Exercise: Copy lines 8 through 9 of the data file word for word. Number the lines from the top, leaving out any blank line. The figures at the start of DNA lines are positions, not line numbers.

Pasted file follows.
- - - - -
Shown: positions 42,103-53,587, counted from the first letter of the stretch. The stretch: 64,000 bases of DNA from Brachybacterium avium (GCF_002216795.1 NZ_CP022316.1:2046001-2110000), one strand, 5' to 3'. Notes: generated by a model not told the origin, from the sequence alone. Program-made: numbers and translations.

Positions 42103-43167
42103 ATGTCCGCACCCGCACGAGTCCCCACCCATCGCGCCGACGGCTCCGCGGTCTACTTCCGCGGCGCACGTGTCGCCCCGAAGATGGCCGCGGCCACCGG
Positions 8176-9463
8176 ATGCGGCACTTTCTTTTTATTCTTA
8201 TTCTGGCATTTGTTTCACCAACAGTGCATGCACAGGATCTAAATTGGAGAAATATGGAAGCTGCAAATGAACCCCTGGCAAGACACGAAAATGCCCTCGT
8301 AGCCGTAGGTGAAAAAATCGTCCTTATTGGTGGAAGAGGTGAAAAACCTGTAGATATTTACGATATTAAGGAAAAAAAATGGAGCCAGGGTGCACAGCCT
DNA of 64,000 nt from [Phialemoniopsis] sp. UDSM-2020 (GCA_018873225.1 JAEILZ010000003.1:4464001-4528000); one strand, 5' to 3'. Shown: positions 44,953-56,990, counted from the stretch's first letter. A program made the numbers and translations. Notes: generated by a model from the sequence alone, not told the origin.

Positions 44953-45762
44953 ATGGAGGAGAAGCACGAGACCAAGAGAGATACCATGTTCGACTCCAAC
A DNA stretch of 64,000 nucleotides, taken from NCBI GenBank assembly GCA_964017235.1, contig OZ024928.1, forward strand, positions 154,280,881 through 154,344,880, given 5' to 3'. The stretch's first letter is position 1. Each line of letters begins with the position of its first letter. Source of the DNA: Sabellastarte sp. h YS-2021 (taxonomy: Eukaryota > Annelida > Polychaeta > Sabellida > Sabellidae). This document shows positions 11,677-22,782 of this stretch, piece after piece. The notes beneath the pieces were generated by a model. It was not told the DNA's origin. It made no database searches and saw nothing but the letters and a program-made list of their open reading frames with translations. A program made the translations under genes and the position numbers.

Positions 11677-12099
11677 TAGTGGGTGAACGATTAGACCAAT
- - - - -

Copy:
DNA of 64,000 nt from [Phialemoniopsis] sp. UDSM-2020 (GCA_018873225.1 JAEILZ010000003.1:4464001-4528000); one strand, 5' to 3'. Shown: positions 44,953-56,990, counted from the stretch's first letter. A program made the numbers and translations. Notes: generated by a model from the sequence alone, not told the origin.

Positions 44953-45762